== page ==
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"North Carolina (NC)"

Letter from Andrew Young to James Bevel and Dave Delliger

Tuesday, March 14, 1967
New York, NY, Oregon (OR)

Andrew Young writes Revered James Bevel and Mr. Dave Dellinger confirming Dr. King's acceptance to speak at a rally in New York, New York on April 15th. Young further addresses logistical issues that may arise in the execution of the event, as well as how to best increase participation.

God is a Spirit

Dr. King outlines a sermon entitled "God Is A Spirit" and lists three different meanings for that assertion.

Letter from Ira Edmond Gillet to MLK

Friday, October 25, 1963
Oregon (OR), VIETNAM, GERMANY, NORTH KOREA, SOUTH KOREA, CUBA, SOUTH AFRICA

Mr. Gillet, a member of the Fellowship of Reconciliation and former missionary in South Africa, sends Dr. King his thoughts on a recent petition circulated by the American Committee on Africa. He explains that the actions called for in the petition would "do more harm than good." Gillet encloses a copy of the petition, highlighted with his own comments, which implores President Kennedy to impose sanctions on South Africa.

Letter from Omer Allison to MLK

Saturday, August 19, 1967
NORWAY, UNITED STATES OF AMERICA

Mr. Allison expresses dissatisfaction with Dr. King's representation of the Negro race, the church and the Kingdom of God.

Wilkins Praises Darien Teacher Exchange Setup

Friday, December 11, 1964
New York, NY, Missouri (MO), Connecticut (CT)

Roy Wilkins, Executive Secretary of the NAACP, applauds Darien's efforts to integrate minority and suburban communities through its exchange program with New York City. The program "sought Negro teachers, business and professional people to live and work in their community."

Letter from Wyatt T. Walker to S. I. Hayakawa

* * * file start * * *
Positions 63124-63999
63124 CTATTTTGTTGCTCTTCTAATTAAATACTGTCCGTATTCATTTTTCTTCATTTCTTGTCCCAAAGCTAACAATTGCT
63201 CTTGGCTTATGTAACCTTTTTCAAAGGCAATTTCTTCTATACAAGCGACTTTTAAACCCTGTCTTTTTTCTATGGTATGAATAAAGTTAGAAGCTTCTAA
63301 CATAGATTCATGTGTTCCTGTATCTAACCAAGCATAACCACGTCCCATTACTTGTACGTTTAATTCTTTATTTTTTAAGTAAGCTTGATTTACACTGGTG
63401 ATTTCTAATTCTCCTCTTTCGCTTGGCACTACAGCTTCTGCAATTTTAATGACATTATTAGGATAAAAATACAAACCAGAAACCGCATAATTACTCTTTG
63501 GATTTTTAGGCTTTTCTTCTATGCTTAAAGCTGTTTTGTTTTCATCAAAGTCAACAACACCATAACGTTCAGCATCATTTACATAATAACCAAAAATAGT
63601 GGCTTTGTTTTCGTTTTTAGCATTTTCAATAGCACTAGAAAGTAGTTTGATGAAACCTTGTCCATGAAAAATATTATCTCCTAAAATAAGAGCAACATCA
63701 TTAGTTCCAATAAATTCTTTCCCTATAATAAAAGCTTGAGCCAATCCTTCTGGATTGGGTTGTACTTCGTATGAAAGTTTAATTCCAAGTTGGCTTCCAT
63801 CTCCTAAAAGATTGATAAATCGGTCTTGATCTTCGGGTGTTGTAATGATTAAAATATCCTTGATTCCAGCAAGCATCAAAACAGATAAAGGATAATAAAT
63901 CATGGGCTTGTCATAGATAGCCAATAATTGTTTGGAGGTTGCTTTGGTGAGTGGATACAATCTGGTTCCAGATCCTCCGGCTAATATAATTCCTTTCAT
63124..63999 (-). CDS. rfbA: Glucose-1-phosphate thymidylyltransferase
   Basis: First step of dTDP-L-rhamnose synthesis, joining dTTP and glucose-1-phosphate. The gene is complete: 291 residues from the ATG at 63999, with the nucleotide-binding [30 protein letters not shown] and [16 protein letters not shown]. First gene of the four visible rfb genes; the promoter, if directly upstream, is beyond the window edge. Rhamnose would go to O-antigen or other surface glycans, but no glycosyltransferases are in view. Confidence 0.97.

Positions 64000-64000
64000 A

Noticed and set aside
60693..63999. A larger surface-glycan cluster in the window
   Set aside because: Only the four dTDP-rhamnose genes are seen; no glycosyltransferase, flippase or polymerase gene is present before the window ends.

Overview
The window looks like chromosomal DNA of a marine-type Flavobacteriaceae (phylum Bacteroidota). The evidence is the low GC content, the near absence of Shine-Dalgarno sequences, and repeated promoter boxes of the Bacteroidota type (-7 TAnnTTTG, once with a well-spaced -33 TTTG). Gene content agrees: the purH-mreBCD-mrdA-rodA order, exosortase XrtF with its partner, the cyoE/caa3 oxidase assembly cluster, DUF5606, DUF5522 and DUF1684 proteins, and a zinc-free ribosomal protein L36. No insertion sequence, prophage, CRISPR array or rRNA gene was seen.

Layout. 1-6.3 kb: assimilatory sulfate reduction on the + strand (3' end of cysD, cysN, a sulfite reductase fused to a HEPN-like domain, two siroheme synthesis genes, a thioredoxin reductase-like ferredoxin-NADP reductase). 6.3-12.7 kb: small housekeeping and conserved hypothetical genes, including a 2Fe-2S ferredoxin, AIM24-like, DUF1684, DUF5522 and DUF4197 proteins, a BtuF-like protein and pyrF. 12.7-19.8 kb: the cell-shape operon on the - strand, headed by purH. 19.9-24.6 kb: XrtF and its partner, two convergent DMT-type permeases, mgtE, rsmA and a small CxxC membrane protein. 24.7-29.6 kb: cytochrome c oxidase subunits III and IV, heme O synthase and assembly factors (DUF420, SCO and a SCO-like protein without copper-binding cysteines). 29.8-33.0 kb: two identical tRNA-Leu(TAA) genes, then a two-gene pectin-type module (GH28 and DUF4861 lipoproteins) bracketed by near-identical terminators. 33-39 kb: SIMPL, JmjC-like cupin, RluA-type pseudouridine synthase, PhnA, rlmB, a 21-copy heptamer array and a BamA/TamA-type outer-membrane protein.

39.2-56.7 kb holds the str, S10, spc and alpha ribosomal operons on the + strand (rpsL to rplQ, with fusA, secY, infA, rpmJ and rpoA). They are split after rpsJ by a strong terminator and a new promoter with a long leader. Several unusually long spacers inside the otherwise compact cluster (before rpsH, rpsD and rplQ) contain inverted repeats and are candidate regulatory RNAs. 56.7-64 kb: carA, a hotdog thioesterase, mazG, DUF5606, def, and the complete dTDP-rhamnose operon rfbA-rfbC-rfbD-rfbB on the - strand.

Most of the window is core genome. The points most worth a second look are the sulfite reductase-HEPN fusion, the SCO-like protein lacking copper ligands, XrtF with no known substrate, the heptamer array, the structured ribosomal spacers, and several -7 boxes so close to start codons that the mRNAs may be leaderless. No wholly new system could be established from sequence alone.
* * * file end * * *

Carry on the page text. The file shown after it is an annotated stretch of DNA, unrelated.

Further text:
Tuesday, July 30, 1963
California (CA), Birmingham, AL, Alabama (AL)

Wyatt Tee Walker writes S. I. Hayakawa, academic and political figure of Japanese ancestry, informing him that the SCLC is not a tax-exempt organization. Walker says that because it is not tax exempt they are free to do as they please, and he directs Hayakawa on where to send future contributions.

John Locke

Dr. King records a quote from English political theorist John Locke on the development of the human mind.

Letter from J. Carter Fahy to Mr. Roy Wilkins about NAACP Name Change

Friday, July 28, 1967
Massachusetts (MA), New York (NY), New York, NY, Cambridge, MA

In this letter to the president of the NAACP, Fahy suggests changing the name of the NAACP to NAABA, replacing "colored people" with "Black Americans."

Letter from MLK to Attorney Bell

New York (NY), New York, NY

Dr. King writes Attorney Bell thanking him for offering his services "to the Freedom Movement and the work of the SCLC."

Letter from Nancy and Bill Brodie to Mrs. King

Thursday, April 11, 1968

Nancy and Bill Brodie write Mrs. King to express their sympathy regarding Dr. King's assassination. As a method to comfort Mrs. King, Nancy includes a poem that she wrote for her father when he died.

Beyond Condemnation

Dr. King outlines a sermon entitled "Beyond Condemnation." He references the biblical story about a woman condemned to death by the Pharisees for adultery. Jesus commands "the person without sin to cast the first stone" as a lesson that all sins are equal and that no one should judge the flaws of others.

Reviews of Strength to Love

Georgia (GA), Washington, D.C., Birmingham, AL, New York, NY

These reviews of Dr. King's "Strength to Love" illustrate King's use of theological beliefs in conjunction with the struggle for civil rights reform.

Statement by Roy Wilkins to Congress

Thursday, January 12, 1967

The Leadership Conference on Civil Rights adopted this statement by Roy Wilkins, Chairman, for the opening of the 1967 Congressional session. Their agenda includes full compliance with all existing civil rights legislation, equality and justice in the courts, greater protection for those who exercise their civil rights, and an end to housing discrimination. Wilkins states that economic and social conditions must be created so that civil rights guaranteed by law can be realized.

Letter from Joan Daves to MLK

Monday, November 11, 1963
New York, NY